Talking Movies

September 6, 2019

From the Archives: Breach

Another trawl thru the pre-Talking Movies archives uncovers another puzzler from director Billy Ray, as FBI rookie Eric O’Neal (Ryan Phillipe) is assigned to spy on his new boss, senior analyst Robert Hanssen (Chris Cooper). O’Neal is shocked to discover, after becoming friends with the older man, that Hanssen is a suspected traitor.

This is not the sort of fare one usually associates with August. The Bourne Identity star Chris Cooper returns to the espionage genre with a far more muted depiction of the world of intelligence than current nerve shredder The Bourne Ultimatum. Melancholy is the key word here. Chris Cooper from the opening credits portrays the real life FBI traitor Robert Hanssen as a man exhausted by his double lives, almost aching to be exposed just so the need for deception will finally end. The tone of the story is reflected in its setting: Washington DC in January and February with snow on the ground, a chill wind in the air, and grey and blue tints in all the Bureau’s offices.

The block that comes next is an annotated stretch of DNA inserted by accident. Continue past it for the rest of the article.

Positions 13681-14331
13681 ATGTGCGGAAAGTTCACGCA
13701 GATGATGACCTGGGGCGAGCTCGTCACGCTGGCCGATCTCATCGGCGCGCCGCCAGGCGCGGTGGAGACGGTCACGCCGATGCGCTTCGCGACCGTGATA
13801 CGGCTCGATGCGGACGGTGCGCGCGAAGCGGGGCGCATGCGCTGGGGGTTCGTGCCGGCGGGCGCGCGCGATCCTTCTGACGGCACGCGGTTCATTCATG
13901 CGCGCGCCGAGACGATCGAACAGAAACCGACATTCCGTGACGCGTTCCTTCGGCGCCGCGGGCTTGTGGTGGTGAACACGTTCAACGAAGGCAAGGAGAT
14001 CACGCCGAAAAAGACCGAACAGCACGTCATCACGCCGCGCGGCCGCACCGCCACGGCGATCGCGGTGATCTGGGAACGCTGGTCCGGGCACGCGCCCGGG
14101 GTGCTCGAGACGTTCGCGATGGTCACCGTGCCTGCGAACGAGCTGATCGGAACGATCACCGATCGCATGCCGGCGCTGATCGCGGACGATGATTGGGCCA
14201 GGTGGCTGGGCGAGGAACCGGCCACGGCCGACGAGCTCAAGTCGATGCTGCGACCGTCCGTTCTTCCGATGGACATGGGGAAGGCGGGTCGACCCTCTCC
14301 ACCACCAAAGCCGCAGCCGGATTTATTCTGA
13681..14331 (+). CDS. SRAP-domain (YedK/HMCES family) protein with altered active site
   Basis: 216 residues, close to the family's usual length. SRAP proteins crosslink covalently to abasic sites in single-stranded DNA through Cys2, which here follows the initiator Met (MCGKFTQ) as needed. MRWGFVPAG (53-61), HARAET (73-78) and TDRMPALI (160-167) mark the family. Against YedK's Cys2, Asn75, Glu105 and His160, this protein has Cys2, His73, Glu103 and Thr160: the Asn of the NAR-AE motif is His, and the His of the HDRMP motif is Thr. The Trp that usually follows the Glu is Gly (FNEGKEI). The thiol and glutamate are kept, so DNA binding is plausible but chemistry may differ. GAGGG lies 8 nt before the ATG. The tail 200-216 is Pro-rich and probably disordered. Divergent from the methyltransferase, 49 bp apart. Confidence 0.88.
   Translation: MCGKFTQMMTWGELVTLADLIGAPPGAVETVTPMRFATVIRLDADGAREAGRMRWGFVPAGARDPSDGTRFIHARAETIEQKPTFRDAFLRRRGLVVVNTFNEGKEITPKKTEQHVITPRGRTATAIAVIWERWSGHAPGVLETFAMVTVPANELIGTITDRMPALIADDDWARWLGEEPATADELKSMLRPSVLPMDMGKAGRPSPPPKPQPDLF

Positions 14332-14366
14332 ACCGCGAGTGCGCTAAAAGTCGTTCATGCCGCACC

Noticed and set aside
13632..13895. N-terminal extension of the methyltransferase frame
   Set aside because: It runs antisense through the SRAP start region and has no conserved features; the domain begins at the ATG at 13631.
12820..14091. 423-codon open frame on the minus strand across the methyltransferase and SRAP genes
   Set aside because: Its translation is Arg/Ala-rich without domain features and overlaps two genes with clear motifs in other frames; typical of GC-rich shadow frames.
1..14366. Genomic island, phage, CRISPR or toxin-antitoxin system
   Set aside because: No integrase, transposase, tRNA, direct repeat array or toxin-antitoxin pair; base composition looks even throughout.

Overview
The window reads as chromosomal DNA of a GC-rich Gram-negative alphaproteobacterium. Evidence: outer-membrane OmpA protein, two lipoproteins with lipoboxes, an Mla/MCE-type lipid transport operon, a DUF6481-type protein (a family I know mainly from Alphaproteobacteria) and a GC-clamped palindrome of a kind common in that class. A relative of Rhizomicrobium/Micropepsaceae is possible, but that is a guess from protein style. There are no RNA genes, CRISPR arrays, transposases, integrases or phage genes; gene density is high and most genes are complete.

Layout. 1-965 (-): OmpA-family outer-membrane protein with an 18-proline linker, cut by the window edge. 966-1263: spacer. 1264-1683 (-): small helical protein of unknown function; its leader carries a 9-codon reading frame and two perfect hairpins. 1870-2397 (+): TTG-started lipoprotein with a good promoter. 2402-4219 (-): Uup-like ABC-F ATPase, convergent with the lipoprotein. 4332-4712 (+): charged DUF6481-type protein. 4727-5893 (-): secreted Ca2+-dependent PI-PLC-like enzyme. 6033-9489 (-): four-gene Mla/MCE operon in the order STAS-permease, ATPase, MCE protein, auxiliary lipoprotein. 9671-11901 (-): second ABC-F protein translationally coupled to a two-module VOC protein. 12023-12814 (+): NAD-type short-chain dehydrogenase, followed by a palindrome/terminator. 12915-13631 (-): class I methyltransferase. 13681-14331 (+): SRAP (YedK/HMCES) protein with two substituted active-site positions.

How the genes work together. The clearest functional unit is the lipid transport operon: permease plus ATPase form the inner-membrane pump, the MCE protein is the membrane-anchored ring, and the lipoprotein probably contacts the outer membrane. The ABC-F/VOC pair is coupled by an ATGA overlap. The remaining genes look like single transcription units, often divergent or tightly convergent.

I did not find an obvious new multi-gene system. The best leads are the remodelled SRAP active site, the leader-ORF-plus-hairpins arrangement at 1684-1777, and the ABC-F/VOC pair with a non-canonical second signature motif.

Billy Ray as a director seems to have created his own sub-genre in which he makes intelligent fact-based films drawing out good acting performances from previously disregarded pretty boys. Breach follows his directorial debut Shattered Glass in which he drew an emotionally affecting performance from Hayden Christensen as Stephen Glass, a reporter who nearly destroyed the reputation of The New Republic by making up stories. In Breach Ray manages to drag a good performance out of Ryan Phillipe, who convincingly plays that cinematic staple, the undercover agent who starts to sympathise with his prey. As FBI operative Eric O’Neal he spends the opening act of the film being astounded at the ordinariness of a man he has been assigned to spy on for suspected sexual misconduct. Once he penetrates the initial frosty reserve of Hanssen he finds a loyal, highly intelligent and kindly FBI analyst. Hanssen and his wife even invite O’Neal and his East German wife (Caroline Dhavernas) over for Sunday dinner. Following this O’Neal demands to know from his superiors why he is investigating Hanssen and is told by Laura Linney’s senior FBI agent that Hanssen is suspected not of sexual deviancy but of selling secrets. Ray creates scenes of almost unbearable suspense as the FBI try to acquire evidence against an agent who has consistently out-thought all their investigations to find the suspected mole.